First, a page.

And still, probably in some bullshit punk rock/indie rock "I found them first, now they're not cool" way, I avoided them for another year and a half, despite my closest friend Christian constantly extolling the virtues of their production and them becoming darlings of both MTV and bloggers/mediawhore review sites. In one of many bored late night jags on iTunes where I bravely check out shit I'm too apathetic to pirate or even bother giving an effort too, I got interested in Mystic Stylez. While on my Dora the Explorer shit, I checked out Da Unbreakables, since iTunes really only has three full-length releases by Three Six Mafia, to be surprised at how good the production was, even better than the clips of Mystic Stylez that had me interested in the first place. I think "Bin Laden" and "Ridin' Spinners" sold me on the trip to mininova.org.
I prefer to listen to music either late night in the dark or in my bathroom, so I can chill and really soak in a whole record with obstruction. I remember after downloading it, having an "Ohhhhhhhhhhh shit!" moment when the sample from Portishead's "Wandering Star" kicked in at that eerie low volume before the second round of samples hit. I enjoyed the track, but still didn't think the record would be that good, until "Testin' My Gangsta" came on and made me a Three Six stan for the moment.
I don't exactly wish to gush about their production, but what I've always loved about southern hip-hop is how its keeps the lo-fi sound and simplicity of late 80's 808-rap (both east and west coast, more the latter), no matter how elaborate or fleshed-out the beats actually get. It's a lot like why I love RZA, the constant juxtaposing of tiny weird-as-fuck fragments of obscure shit to make fucked up sounding beats that are at once beautiful and scary...I've always hated clean, pristine overproduced shit (one reason, besides shitty songs, that I hate The Colour and the Shape and Roc La Familia) and prefer blowed out snares and cheap-sounding 80's kick drums to big Dr. Dre beats. Ghostface seems to get this too, as evidence by the emphasis on Fishscale of sounding like a boombox cassette circa '88 Staten Island, bereft of overwhelming bass and full of grit. Any producer willing to pull a whammy bar-esque key-transposing on a whole sample or synth line is awesome in my book.
Throughout the record, I kept having "Ohhhhhhhhh shit!" moments, which is what I live for, really. More than good songs, I love hearing something new or hearing something done really well, like the horn break in "Dancing Machine" by The Jackson 5. I probably inherited that from my three year tenure in the high school jazz band where the bass player and teacher would play videos by virtuoso musicians or Stevie Wonder and holler when some crazy shit happened that was sometimes subtle, sometimes obvious. I found the record being a rare thing; ear candy where I could enjoy it without even giving a thought to themes or anything remotely lyrical, a lot like when I listen to M.I.A.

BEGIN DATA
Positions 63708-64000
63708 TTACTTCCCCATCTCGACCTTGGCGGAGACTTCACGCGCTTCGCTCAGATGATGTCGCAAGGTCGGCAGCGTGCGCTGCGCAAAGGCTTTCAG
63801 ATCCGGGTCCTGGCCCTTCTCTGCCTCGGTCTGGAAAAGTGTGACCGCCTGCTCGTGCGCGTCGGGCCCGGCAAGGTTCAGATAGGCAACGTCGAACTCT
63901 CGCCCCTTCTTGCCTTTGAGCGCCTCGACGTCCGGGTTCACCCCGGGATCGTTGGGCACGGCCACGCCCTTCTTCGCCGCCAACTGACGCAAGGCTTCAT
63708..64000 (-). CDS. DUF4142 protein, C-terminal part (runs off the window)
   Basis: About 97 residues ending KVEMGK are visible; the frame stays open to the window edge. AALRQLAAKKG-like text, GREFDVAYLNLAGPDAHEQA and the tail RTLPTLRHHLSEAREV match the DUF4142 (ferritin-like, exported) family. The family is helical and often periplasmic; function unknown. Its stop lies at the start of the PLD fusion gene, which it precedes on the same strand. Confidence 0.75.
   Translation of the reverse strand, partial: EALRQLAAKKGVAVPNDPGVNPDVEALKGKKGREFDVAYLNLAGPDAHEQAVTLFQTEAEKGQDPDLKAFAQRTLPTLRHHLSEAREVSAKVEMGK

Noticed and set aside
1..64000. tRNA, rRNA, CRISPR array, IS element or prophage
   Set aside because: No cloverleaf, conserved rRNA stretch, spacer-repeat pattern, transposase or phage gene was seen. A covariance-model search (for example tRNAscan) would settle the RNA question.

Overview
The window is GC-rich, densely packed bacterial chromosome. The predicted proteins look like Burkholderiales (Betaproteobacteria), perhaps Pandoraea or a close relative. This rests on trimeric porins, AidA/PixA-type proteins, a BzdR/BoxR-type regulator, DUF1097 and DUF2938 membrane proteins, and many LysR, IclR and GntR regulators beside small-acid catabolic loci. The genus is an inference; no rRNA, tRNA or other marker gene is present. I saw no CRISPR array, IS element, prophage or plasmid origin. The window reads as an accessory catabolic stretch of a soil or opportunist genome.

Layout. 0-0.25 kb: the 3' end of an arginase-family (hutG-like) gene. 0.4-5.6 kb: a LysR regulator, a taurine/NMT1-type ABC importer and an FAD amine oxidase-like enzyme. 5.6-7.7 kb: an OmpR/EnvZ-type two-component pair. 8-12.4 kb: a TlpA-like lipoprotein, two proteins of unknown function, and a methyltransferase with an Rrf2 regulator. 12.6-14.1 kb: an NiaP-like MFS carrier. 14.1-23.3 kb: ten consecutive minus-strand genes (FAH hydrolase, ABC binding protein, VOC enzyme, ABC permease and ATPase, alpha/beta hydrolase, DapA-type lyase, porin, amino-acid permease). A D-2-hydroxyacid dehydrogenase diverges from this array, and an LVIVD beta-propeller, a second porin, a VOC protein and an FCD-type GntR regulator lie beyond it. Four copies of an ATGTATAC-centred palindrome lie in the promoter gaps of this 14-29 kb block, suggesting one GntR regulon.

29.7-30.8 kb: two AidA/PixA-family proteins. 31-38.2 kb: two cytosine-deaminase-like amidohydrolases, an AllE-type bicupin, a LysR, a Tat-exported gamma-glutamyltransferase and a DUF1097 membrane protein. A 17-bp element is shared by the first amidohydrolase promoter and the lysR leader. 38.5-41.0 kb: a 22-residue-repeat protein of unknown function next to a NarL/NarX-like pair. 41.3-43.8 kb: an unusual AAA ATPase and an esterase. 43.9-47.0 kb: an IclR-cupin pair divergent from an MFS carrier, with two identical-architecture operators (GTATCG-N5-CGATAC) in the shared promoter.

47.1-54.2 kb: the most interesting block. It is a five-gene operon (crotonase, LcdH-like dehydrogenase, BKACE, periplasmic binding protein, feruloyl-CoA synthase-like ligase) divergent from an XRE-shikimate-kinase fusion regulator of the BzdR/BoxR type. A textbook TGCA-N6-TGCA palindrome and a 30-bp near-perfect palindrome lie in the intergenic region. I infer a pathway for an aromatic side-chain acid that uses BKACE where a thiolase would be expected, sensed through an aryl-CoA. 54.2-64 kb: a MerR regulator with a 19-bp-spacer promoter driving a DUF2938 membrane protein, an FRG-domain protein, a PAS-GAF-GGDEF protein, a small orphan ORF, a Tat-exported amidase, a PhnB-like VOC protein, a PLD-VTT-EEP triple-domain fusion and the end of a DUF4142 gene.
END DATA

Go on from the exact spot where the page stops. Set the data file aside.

My personal belief is that lyrics are just devices to distract from the repetitious nature of pop music, and should, at worst, not distract from the quality of the music and at best be catchy and meaningful (the Queens of the Stone Age rule). This gets a lot trickier with hip-hop, but Southern rap nimbly bypasses this somehow, avoiding the cloying obsession with attempting to be complex that's found in east coast rap. Its, simply, perfect party music, and like Arular and Kala, I can listen to it over and over and still get the same sugary high from it. The WTF!? moment of having Josey Scott from Saliva rapping on the record (arguably better than Paul, J, or Lil' Wyte) is just icing on a diabetes cupcake.
I guess the lesson from this is to always check out a record first before scoffing at something. Who knows, maybe Papoose and Saigon will make classic albums and I'm wrong in my assessment that NY rap sucks.
Or not. Fuck NY.
"I guess you're trying so hard to be like your favorite rapper
That you're even trying to die like you're favorite rapper"- DJ Paul